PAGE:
Oct. 10--The government shutdown is delaying an Irvine medical company's exit from bankruptcy by at least a month -- and perhaps throwing its financial future into doubt.
American Medical Technologies had planned to end its Chapter 11 bankruptcy on Oct. 21. Instead the company will have to wait until Nov. 20, assuming attorneys for its largest creditors -- the federal Centers for Medicare and Medicaid Services and the Internal Revenue Service -- are back on the job.
U.S. Bankruptcy Judge Mark S. Wallace ordered the delay Monday over the company's objection.
If the case is delayed, the firm's attorneys warned, the company "may be forced to go out of business. ... In that event, hundreds of employees will lose their jobs and the creditors will not be paid."
Attorneys for the government said in court papers that during the government shutdown they "are prohibited from working, even on a voluntary basis, except in very limited circumstances, including 'emergencies involving the safety of human life or the protection of property.'"
"The Third Branch News," a digital newsletter of the federal court system, reported this week that government attorneys throughout the nation have filed many similar motions since the shutdown began on Oct. 1. In general, only criminal cases are moving forward without interruption, the newsletter reported.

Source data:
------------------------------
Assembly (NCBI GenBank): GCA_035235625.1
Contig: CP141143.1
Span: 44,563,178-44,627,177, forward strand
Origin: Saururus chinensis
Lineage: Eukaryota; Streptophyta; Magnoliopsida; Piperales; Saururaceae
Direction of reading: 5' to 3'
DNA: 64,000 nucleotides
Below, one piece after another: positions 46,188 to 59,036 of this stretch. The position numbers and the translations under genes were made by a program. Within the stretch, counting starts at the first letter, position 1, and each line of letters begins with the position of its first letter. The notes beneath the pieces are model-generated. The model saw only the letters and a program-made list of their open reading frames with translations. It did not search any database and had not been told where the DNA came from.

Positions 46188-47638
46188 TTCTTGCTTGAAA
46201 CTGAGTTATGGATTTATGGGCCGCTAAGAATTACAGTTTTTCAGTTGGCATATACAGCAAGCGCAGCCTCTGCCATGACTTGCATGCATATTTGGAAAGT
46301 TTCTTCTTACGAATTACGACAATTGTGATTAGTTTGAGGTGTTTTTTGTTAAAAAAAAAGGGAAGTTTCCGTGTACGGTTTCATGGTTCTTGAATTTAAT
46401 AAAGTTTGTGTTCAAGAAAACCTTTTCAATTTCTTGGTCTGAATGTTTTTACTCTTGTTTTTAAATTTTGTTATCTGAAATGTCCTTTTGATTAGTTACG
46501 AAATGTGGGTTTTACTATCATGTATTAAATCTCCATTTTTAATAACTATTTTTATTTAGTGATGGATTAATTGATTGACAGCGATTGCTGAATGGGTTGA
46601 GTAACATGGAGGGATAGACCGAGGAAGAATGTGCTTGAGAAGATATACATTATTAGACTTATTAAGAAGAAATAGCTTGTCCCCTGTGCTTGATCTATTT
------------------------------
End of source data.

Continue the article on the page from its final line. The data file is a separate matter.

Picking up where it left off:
American Medical Technologies specializes in wound treatment. The company, which has 312 employees, makes 90 percent of its money from Medicare.
The firm filed for Chapter 11 protection from its creditors on Feb. 24, 2012, in the midst of a billing dispute with Medicare. Medicare has filed a $76.4 million claim in the bankruptcy. The agency alleges the company collected overpayments for gastronomy tubes.
In addition the IRS has filed a $17.8 million claim.
The company in its bankruptcy plan says it will pay Medicare no more than that the firm believes Medicare owes it. American Medical Technologies contends the IRS filed its tax claim after the legal deadline and so cannot collect. The plan calls for company President Gerald Del Signore to contribute $6.5 million in cash to refloat the company.
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Original headline: Shutdown slows firm's bankruptcy exit
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